Alex Langer (Ph.D., CU Boulder, 2020) examines the long legacy of white supremacy in US foreign policy.
Last month on Erstwhile, Sarah Luginbill examined the long history of misinformation, bad history, and blatant lies that have led racists and white supremacists to embrace the Middle Ages as an Anglo-Saxon utopia. This week, I want to examine the long legacy of white supremacy in United States foreign policy. This cannot be a comprehensive account: if it were, it would be a dissertation, and a depressing one at that. The founding of the American colonies, the reliance on enslaved labor, the conquest of lands west of the Appalachian Mountains, Manifest Destiny, the Mexican-American War, and the 370 signed and broken treaties between the US government and Native American nations all have their roots in the belief that white Americans deserved to own the North American continent and that non-white inhabitants were racially incapable of utilizing the land properly. But this (literally) toxic belief system would also include foreign policy as well. This week, I want to provide a brief history of the ways white supremacy and belief in Anglo-Saxonism have animated US foreign policy, beginning with the wars of 1898 and the long legacy of a sudden American empire. This will show that race is central to US foreign policy. Race shaped our nation’s borders and shaped who was worthy of treatment as an equal.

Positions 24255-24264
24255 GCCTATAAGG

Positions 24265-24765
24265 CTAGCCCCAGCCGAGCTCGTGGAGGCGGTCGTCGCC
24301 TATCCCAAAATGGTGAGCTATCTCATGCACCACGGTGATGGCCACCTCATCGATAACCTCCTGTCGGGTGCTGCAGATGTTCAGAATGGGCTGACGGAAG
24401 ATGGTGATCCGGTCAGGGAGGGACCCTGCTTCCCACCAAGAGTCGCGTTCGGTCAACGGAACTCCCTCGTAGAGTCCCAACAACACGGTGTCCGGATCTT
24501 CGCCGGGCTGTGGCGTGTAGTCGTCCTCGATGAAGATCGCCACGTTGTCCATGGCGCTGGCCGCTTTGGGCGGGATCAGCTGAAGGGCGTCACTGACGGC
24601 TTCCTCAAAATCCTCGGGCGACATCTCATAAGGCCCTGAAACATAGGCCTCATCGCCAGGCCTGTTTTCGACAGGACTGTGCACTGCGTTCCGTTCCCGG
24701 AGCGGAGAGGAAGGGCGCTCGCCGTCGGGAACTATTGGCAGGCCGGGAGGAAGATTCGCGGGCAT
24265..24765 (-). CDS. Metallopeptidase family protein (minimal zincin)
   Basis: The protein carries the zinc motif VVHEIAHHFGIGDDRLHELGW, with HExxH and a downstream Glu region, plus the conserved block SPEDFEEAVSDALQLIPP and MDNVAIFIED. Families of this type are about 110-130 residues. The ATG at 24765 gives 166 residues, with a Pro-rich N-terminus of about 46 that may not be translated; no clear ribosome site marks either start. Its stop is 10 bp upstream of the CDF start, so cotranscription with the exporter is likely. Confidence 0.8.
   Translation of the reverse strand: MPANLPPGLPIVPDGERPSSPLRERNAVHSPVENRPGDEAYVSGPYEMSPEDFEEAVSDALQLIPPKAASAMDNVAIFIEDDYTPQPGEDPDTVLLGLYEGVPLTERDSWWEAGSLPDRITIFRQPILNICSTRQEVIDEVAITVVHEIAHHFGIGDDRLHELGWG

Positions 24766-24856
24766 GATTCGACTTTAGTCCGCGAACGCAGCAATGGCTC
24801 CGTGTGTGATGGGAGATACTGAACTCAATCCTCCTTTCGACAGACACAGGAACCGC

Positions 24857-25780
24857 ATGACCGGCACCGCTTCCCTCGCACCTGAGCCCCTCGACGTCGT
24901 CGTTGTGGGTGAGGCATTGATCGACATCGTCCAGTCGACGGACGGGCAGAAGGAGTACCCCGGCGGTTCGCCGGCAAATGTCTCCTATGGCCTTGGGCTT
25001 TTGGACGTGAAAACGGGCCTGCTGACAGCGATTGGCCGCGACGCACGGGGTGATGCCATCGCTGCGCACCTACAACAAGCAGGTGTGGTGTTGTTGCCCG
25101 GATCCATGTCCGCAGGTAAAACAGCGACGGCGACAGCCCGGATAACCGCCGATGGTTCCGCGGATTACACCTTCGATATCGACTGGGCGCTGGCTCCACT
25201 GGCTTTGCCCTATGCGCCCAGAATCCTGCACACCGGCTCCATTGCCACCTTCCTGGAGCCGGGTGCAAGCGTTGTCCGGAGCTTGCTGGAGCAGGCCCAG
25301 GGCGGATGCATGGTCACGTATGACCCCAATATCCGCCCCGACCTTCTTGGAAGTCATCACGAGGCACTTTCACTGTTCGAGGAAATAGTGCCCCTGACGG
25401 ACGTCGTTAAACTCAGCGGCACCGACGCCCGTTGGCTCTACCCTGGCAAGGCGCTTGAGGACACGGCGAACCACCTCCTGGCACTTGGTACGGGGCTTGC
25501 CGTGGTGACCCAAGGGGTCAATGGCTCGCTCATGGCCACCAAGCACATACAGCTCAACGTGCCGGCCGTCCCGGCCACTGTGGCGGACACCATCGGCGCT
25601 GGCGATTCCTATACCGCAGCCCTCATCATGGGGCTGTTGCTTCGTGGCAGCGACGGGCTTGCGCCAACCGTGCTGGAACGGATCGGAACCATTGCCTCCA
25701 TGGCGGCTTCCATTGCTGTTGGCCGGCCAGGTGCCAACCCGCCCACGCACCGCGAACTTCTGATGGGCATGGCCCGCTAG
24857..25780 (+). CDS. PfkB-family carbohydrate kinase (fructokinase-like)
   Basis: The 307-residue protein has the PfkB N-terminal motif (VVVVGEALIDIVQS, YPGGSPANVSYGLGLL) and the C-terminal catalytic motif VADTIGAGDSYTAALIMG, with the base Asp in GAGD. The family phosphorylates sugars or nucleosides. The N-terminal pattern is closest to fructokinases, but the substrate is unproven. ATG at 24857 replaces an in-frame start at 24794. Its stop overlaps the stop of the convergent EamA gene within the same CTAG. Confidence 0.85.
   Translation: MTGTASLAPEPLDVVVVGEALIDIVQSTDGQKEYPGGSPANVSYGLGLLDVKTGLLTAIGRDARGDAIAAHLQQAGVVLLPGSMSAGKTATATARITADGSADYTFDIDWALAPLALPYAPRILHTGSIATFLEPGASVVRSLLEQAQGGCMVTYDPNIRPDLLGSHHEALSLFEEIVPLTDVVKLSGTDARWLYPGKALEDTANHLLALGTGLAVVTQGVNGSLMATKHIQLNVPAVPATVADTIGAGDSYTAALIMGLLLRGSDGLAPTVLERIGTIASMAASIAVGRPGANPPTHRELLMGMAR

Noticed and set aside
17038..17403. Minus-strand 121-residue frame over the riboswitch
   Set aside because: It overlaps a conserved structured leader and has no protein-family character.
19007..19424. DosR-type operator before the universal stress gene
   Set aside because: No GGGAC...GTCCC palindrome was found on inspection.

One of the first foreign policy initiatives undertaken by the infant nation was the Northwest Ordinance of 1789 which guided the admission of new states to the union. It held that territory purchased, conquered, or absorbed by the U.S. would be organized into new territories which could then petition the Congress for statehood. The Ordinance, which seemed on the face of things to preclude the U.S. from turning into a colonial empire like that of various European states, did not survive rapid territorial expansion following the Spanish-American War (1898). Instead, the country would amend the legal status of people under the jurisdiction of the United States to create a new class of subjects, defined along racial lines.